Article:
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What is fibromyalgia and how do you treat the pain?

What you can do now:

Not all doctors believe fibromyalgia is real, but to those who suffer from it, there can be no doubt. It can have several causes, but the effects are similar: all-over muscle pain and tenderness, fatigue, trouble sleeping, and often depression and irritable bowel. It's often not hard to treat.

Fibromyalgia exemplifies many of my beliefs about treating pain. It is common, compelling, and sometimes disabling. Fibromyalgia is customarily believed to be extremely difficult to treat, but I don't believe that, just as I don't accept that chronic pain in general is inherently treatment resistant.

What is fibromyalgia?

Fibromyalgia is a surprisingly common, occuring in about 3% of women and 1.5% of men. The incidence increases with age, so it is more prevalent in older adults than younger ones. It is a syndrome, or collection of symptoms that last for weeks, months, or years:

You're not sick, you're miserable

Fibromyalgia isn't a disease, it's a syndrome. By this I mean there is no associated pathology or visible abnormality in the structure or tissues of the body. A disease is defined by its pathology. No pathology—no visible abnormality—means no disease. People who have fibromyalgia live just as long as those without.

In English, this means if you have fibromyalgia, you're not sick in the conventional sense of having a disease. You're miserable. This is an important distinction and has implications for treatment. The fundamental lesson is you won't hurt yourself by trying out different active treatments, unless you have another serious illness that limits your activity.

"Fibromyalgia" may actually be more than one illness

Fibromyalgia usually begins in one of three different ways. The most common onset is following trauma, typically an automobile accident or injury at work. Though a single injury can do it, usually that's not enough. Many of my patients had one or two injuries from which they recovered fully, but the third one was just too much.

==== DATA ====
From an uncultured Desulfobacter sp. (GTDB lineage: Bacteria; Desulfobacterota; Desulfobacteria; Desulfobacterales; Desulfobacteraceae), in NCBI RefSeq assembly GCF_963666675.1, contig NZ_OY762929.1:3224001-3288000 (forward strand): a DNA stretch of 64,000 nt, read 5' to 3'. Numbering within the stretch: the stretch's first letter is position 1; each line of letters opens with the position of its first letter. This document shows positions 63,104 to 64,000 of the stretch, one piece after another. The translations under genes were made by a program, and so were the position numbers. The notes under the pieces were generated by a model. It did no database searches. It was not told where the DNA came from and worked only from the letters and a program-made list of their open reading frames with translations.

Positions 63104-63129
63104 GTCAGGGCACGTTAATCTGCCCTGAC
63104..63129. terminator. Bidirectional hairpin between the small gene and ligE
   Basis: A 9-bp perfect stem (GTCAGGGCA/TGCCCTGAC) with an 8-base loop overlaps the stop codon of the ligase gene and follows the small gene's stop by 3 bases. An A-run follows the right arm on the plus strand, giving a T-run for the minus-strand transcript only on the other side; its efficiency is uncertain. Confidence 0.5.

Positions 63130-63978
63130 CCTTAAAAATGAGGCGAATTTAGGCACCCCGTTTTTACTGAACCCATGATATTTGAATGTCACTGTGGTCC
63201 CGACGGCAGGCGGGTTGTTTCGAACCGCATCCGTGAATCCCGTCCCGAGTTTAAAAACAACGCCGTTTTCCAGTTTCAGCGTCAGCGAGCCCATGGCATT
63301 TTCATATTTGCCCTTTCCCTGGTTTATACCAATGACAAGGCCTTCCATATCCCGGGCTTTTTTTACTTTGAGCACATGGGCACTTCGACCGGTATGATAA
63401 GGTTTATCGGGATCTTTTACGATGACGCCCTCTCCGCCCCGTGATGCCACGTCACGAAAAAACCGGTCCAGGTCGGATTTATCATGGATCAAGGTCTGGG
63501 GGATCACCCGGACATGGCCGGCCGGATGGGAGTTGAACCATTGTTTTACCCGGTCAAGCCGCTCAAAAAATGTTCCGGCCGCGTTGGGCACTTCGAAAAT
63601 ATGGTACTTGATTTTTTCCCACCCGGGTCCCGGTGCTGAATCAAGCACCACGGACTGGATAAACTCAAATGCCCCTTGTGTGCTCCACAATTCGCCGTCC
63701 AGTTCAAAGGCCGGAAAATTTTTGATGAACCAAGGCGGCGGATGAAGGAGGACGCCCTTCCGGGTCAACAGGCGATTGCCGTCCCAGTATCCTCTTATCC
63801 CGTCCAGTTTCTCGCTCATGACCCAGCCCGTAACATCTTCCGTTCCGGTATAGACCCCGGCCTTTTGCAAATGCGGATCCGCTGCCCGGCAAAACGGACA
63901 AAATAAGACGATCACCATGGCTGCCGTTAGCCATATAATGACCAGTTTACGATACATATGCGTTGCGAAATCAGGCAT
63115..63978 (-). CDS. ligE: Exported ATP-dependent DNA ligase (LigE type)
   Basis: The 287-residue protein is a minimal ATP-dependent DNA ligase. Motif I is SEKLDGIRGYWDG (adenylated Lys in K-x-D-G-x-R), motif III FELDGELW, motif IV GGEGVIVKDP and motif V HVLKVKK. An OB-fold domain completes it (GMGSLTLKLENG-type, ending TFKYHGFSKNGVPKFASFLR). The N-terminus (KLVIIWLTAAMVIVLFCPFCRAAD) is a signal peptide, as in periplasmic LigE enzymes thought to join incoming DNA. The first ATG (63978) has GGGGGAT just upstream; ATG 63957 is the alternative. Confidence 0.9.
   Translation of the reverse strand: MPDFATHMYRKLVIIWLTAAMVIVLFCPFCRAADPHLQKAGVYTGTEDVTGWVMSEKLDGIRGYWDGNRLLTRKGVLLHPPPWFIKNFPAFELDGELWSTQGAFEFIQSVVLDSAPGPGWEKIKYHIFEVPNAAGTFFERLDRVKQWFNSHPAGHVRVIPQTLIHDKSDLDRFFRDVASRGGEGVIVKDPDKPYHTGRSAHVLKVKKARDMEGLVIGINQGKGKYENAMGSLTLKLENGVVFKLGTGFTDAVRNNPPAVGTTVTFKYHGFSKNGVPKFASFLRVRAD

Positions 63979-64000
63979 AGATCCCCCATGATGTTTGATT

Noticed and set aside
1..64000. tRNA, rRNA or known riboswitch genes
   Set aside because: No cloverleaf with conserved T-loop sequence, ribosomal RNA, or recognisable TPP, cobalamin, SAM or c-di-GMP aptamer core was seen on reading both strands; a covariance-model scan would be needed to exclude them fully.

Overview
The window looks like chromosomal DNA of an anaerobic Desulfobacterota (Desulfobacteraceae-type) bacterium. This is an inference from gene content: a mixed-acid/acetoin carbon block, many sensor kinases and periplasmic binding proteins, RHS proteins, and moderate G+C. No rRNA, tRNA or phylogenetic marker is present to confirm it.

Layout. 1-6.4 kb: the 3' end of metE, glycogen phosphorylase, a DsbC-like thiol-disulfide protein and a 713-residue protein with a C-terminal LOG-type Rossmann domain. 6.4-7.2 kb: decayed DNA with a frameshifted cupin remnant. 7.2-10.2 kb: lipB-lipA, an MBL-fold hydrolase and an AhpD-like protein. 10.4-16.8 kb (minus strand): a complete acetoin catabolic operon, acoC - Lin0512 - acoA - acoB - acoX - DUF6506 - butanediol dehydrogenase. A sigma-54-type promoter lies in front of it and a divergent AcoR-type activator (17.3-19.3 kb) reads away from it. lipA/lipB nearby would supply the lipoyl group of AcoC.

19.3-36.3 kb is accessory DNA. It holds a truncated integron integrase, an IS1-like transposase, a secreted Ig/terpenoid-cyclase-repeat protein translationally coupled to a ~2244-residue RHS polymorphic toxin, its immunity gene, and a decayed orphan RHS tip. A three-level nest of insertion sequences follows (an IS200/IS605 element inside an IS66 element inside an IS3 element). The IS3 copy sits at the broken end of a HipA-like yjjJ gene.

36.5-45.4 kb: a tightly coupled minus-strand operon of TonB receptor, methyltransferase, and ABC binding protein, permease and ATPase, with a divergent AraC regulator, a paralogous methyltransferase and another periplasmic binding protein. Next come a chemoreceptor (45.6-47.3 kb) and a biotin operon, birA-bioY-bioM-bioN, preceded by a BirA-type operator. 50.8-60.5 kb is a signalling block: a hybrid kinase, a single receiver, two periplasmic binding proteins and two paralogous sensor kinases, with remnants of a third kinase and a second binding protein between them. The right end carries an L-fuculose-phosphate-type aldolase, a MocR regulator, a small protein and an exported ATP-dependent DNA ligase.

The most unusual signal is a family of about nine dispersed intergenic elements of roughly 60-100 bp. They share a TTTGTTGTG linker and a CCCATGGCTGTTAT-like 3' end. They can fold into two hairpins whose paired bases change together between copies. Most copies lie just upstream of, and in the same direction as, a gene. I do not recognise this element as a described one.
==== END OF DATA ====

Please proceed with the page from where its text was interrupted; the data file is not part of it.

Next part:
Often the injury that precipitates fibromyalgia is shocking but not serious: you fall flat on your face and it knocks the wind out of you. Or you're rear-ended at high speed by another driver, but the emergency room looks you over and sends you home. You feel okay at first, but gradually a slight pain becomes worse and spreads to different areas of your body. (This is particularly apt to occur if you become very upset following the injury, or if you rest excessively.)

One variation on the "starts after an injury" scenario is that you have mild aching following an accident but are basically doing well. Then you change jobs from one where you're up and moving about all day to a desk or computer job where you never move. The lack of exercise precipitates an extreme worsening of pain.

The second common scenario is you develop a viral illness that lingers for weeks, or become ill with pneumonia or rheumatoid arthritis. You may spend a month or more in bed. Some patients with this onset also develop debilitating fatigue, which may become more of a problem than the pain itself.

The third common way fibromyalgia begins is it comes out of nowhere. You just begin to hurt. The majority of people with this pattern have severe emotional distress that they're simply not dealing with.

On occasion, fibromyalgia is secondary to another illness such as rheumatoid arthritis or inflammatory bowel disease. Also, certain illnesses can mimic fibromyalgia, including obstructive sleep apnea, polymyalgia rheumatica, and thyroid disease. Older patients should be evaluated for certain kinds of cancer. Be sure you've been thoroughly evaluated at least once by a competent physician.

Once it's established, fibromyalgia may be a different process in different patients. In some, emotional distress predominates. Others function relatively normally but are in severe pain. A third group is mostly severely fatigued and complains of "brain fog": poor memory and difficulty concentrating.

The longer I treat patients with fibromyalgia, the more convinced I become that emotional distress plays a predominant role in most patients. Look over the topics on emotional healing to learn more.

How to treat fibromyalgia

Treating fibromyalgia requires doing several things at once: ensuring you have the right diagnosis, avoiding the wrong medications, and taking the right medications. Learn effective coping skills to turn off the pain. Here are these principles in a little more detail:


Last updated Fri, Jun 19, 2015

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©2011, James Gagné, MD